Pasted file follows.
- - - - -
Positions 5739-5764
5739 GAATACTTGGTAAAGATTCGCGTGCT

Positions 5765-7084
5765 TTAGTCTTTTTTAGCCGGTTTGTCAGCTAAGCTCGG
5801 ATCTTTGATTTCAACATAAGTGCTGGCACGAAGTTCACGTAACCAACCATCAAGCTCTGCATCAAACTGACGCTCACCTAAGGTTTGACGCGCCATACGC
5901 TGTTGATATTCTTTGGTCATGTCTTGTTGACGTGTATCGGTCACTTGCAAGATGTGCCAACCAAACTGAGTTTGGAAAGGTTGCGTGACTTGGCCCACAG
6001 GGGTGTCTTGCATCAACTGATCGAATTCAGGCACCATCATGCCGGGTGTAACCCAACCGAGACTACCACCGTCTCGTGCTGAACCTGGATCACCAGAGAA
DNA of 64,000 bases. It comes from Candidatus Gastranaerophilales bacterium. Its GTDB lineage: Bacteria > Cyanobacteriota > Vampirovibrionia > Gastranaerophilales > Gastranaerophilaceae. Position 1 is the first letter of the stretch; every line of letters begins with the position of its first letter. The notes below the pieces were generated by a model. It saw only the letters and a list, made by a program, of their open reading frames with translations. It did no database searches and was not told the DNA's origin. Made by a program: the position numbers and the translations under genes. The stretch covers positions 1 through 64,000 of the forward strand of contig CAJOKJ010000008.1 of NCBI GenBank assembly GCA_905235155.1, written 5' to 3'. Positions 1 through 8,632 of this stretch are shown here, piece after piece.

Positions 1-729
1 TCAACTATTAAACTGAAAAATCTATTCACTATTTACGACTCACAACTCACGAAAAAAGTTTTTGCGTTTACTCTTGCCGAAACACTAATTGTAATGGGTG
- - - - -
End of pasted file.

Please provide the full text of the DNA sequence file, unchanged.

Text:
Positions 5739-5764
5739 GAATACTTGGTAAAGATTCGCGTGCT

Positions 5765-7084
5765 TTAGTCTTTTTTAGCCGGTTTGTCAGCTAAGCTCGG
5801 ATCTTTGATTTCAACATAAGTGCTGGCACGAAGTTCACGTAACCAACCATCAAGCTCTGCATCAAACTGACGCTCACCTAAGGTTTGACGCGCCATACGC
5901 TGTTGATATTCTTTGGTCATGTCTTGTTGACGTGTATCGGTCACTTGCAAGATGTGCCAACCAAACTGAGTTTGGAAAGGTTGCGTGACTTGGCCCACAG
6001 GGGTGTCTTGCATCAACTGATCGAATTCAGGCACCATCATGCCGGGTGTAACCCAACCGAGACTACCACCGTCTCGTGCTGAACCTGGATCACCAGAGAA
DNA of 64,000 bases. It comes from Candidatus Gastranaerophilales bacterium. Its GTDB lineage: Bacteria > Cyanobacteriota > Vampirovibrionia > Gastranaerophilales > Gastranaerophilaceae. Position 1 is the first letter of the stretch; every line of letters begins with the position of its first letter. The notes below the pieces were generated by a model. It saw only the letters and a list, made by a program, of their open reading frames with translations. It did no database searches and was not told the DNA's origin. Made by a program: the position numbers and the translations under genes. The stretch covers positions 1 through 64,000 of the forward strand of contig CAJOKJ010000008.1 of NCBI GenBank assembly GCA_905235155.1, written 5' to 3'. Positions 1 through 8,632 of this stretch are shown here, piece after piece.

Positions 1-729
1 TCAACTATTAAACTGAAAAATCTATTCACTATTTACGACTCACAACTCACGAAAAAAGTTTTTGCGTTTACTCTTGCCGAAACACTAATTGTAATGGGTG